Well let’s hope that this simplicity of production adds up to affordable prices consistent with that 10K/week target at some point because so far Model 3 is not the affordable car that was promised and for that 10K a week I’m sure average transaction price can’t be anywhere near the current $60K.

You wrote, “Tesla will expand its price range, introduce leasing, and expand internationally.”
I am very interested in leasing a Tesla Model 3. Do you know when leasing is set to begin?

Per “Do you know when leasing is set to begin?”, it would seem that is a Marketing Lever, similar to Advertising, to stimulate sales or uptake. With just about 25% of the 450,000 Reservations satisfied, that is not too likely before the end of 2019 or into 2020.

However, it may vary from that, depending on things like Model Y pulling a lot of interest away from active Model 3 sales next year, or perhaps folks leasing competitors vehicles.

Interesting comment on the cabling…
I recall Elon had mentioned a radical all-bus cabling concept for Model Y that would eliminate 80+% of the wiring compared to Model 3, which would fit the 100m comment. But I think he later said he was pressured to make Model Y a rebodied Model 3 to reduce costs, which precluded the use of an all-bus cabling system. If so, we won’t see it until the next generation, unfortunately.

The Model 3 already had the wiring harness completely redesigned to very significantly reduce the amount of wiring needed, as compared to the Model S/X. I think that’s one of the many things that Sandy Munro praised after his teardown analysis was complete.

Why fix it if it ain’t broke?

They’re not building an all new platform, but they are still doing the new wiring concept.

Elon also said the Model Y will be a manufacturing revolution.

It will be fascinating to see how much commonality it has with the 3. Also, will they somewhat modify the 3 design when they build both in China (and elsewhere).

So, in other words, Tesla can do more in 90 minutes, then most manufactures can do in general.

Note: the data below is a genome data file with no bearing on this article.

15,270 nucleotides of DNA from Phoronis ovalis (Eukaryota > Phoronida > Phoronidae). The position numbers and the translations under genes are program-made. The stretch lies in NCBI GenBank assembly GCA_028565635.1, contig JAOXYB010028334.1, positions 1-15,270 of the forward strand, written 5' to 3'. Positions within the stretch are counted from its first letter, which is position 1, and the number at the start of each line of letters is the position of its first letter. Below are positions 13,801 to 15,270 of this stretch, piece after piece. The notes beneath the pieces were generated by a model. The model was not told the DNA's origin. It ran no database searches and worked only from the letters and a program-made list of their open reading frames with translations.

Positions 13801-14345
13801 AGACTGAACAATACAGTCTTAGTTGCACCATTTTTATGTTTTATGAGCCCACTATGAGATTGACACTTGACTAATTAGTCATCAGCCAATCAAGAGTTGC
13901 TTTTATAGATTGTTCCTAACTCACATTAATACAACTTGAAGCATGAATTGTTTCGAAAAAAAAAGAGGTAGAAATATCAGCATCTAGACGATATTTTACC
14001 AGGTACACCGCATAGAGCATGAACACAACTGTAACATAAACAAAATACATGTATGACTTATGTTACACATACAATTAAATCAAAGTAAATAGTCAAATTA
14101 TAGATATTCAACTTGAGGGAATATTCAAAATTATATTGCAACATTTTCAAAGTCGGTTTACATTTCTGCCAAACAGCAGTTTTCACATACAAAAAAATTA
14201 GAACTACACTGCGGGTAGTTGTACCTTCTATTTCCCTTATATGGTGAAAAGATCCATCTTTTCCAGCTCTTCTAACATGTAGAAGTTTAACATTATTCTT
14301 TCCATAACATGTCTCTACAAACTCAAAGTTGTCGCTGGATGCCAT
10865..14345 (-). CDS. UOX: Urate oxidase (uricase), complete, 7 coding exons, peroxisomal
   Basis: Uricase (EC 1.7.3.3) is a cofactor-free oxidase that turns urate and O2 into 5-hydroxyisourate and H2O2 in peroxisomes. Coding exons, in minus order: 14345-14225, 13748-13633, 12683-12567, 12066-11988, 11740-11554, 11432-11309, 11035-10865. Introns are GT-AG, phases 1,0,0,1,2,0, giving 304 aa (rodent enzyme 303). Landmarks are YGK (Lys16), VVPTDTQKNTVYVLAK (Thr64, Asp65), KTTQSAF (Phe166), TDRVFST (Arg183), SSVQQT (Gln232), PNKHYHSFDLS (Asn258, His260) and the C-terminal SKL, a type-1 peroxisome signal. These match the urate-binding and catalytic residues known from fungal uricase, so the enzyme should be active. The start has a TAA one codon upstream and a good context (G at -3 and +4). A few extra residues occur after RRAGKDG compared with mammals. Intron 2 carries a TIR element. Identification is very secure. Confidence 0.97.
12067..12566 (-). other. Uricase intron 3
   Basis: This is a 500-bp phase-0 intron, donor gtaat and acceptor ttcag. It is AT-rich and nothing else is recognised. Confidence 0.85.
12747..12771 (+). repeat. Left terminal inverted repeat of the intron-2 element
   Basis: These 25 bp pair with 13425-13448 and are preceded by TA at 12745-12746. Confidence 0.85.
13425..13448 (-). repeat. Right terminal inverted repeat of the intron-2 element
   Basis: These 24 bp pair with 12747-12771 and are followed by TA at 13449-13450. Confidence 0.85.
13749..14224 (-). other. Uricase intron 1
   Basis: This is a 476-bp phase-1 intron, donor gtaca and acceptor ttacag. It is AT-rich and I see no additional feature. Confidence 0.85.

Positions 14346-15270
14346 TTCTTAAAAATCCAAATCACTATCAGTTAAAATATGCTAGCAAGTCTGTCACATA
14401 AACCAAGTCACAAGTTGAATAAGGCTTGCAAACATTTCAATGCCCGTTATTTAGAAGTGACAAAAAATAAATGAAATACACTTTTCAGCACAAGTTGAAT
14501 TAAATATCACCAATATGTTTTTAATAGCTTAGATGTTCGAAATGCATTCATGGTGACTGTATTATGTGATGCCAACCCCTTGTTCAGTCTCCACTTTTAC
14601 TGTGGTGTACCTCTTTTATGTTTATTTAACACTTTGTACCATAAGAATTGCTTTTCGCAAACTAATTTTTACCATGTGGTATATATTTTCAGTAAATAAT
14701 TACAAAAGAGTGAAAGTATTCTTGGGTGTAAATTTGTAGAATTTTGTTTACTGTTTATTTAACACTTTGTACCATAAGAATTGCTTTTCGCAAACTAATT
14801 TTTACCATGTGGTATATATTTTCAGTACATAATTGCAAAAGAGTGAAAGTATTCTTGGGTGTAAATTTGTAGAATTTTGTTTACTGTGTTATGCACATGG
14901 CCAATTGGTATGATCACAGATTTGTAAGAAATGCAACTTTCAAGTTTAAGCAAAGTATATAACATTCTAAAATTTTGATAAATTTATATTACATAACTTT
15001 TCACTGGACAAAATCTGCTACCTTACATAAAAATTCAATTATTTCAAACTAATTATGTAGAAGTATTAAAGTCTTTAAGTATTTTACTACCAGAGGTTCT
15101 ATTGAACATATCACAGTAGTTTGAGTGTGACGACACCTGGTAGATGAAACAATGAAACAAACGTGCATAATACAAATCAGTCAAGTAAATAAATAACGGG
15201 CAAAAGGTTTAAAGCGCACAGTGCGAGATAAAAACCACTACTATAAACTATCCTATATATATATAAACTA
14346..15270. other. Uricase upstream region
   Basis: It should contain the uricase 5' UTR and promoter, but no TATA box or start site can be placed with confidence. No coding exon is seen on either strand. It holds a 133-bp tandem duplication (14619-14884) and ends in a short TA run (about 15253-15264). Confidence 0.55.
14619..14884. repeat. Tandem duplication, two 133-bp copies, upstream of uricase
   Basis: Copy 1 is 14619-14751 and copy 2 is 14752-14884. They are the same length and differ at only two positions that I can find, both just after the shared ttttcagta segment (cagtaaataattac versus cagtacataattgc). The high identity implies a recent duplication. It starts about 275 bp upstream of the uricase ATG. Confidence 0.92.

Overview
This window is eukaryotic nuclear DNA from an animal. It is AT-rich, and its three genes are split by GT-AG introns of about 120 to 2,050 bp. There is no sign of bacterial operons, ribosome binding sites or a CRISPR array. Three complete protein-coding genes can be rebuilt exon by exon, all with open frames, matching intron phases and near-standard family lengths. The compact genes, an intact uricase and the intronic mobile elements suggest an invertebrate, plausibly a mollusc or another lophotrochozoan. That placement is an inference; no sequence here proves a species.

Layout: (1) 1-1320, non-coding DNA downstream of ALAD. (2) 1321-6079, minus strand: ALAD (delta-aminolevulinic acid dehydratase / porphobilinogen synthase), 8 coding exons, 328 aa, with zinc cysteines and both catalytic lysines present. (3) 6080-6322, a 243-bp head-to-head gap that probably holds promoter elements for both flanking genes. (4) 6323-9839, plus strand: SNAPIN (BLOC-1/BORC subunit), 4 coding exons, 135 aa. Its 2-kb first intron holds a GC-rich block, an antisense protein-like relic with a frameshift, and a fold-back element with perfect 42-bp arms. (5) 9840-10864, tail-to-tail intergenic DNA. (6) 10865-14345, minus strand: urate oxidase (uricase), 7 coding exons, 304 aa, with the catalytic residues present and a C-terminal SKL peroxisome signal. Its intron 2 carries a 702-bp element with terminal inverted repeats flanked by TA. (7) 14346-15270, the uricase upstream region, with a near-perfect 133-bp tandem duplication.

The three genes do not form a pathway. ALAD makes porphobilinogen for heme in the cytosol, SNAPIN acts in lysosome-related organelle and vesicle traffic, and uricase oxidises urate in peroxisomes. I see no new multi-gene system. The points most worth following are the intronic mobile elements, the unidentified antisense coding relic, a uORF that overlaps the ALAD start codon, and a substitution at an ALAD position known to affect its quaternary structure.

Go Tesla Go !!!

Whether it is publicity or not, it bodes well for the ramp up in Shanghai.


And get seriously caught-up in Fremont!

“Tesla Model 3 Production Process Simplicity”

I’m an enthusiastic fan of Tesla, but even I don’t drink enough Kool-Aid to believe that “simplicity” belongs in the same sentence with “Tesla production”!

Is Model 3 production picking up? Absolutely! But that has a lot more to do with Tesla installing new assembly lines than in simplifying production. Now, I’m sure there are some things they have managed to simplify, but that would be better described as “slightly less complex” rather than “simplicity”.

Journalists always prefer to use the most dramatic words possible.

Biblical in its simplicity? But the Bible is so long, complex, confusing and self-contradictory. Hardy a reasonable comparison in my opinion.

Well, “10 Commandments” versus the number of volumes in the “US Tax Code”, is a reasonable comparison of “Simplicity”, don’t you think? Even just compared to Rules you had to learn to get a drivers license!

That is a nice literal explanation of Bible complexity. However I believe that when people refer to something as biblical, they are referring to an event’s effect and influence on the way things happen, after that event.